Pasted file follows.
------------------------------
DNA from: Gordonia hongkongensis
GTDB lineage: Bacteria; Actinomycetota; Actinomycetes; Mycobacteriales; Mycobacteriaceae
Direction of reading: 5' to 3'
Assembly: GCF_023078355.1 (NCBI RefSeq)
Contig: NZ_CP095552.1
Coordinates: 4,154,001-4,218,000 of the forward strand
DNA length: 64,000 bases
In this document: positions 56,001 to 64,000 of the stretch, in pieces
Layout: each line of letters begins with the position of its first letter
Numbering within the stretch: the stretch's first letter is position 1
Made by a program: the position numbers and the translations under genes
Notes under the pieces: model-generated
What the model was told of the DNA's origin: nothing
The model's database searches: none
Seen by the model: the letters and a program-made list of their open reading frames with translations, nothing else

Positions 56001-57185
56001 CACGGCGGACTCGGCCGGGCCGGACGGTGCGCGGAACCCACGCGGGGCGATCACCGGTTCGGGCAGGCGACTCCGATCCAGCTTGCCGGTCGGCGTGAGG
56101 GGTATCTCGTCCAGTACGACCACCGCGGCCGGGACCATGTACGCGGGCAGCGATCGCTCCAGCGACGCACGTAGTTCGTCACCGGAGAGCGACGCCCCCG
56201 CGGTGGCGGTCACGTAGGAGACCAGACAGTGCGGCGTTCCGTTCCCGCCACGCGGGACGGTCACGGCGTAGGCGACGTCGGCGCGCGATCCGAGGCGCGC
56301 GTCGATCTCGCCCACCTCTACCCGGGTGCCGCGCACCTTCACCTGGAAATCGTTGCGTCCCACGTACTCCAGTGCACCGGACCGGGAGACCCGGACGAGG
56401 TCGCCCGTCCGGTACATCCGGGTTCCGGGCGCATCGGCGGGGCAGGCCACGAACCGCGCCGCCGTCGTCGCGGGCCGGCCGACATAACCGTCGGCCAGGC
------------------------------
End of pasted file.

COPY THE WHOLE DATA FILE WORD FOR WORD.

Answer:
DNA from: Gordonia hongkongensis
GTDB lineage: Bacteria; Actinomycetota; Actinomycetes; Mycobacteriales; Mycobacteriaceae
Direction of reading: 5' to 3'
Assembly: GCF_023078355.1 (NCBI RefSeq)
Contig: NZ_CP095552.1
Coordinates: 4,154,001-4,218,000 of the forward strand
DNA length: 64,000 bases
In this document: positions 56,001 to 64,000 of the stretch, in pieces
Layout: each line of letters begins with the position of its first letter
Numbering within the stretch: the stretch's first letter is position 1
Made by a program: the position numbers and the translations under genes
Notes under the pieces: model-generated
What the model was told of the DNA's origin: nothing
The model's database searches: none
Seen by the model: the letters and a program-made list of their open reading frames with translations, nothing else

Positions 56001-57185
56001 CACGGCGGACTCGGCCGGGCCGGACGGTGCGCGGAACCCACGCGGGGCGATCACCGGTTCGGGCAGGCGACTCCGATCCAGCTTGCCGGTCGGCGTGAGG
56101 GGTATCTCGTCCAGTACGACCACCGCGGCCGGGACCATGTACGCGGGCAGCGATCGCTCCAGCGACGCACGTAGTTCGTCACCGGAGAGCGACGCCCCCG
56201 CGGTGGCGGTCACGTAGGAGACCAGACAGTGCGGCGTTCCGTTCCCGCCACGCGGGACGGTCACGGCGTAGGCGACGTCGGCGCGCGATCCGAGGCGCGC
56301 GTCGATCTCGCCCACCTCTACCCGGGTGCCGCGCACCTTCACCTGGAAATCGTTGCGTCCCACGTACTCCAGTGCACCGGACCGGGAGACCCGGACGAGG
56401 TCGCCCGTCCGGTACATCCGGGTTCCGGGCGCATCGGCGGGGCAGGCCACGAACCGCGCCGCCGTCGTCGCGGGCCGGCCGACATAACCGTCGGCCAGGC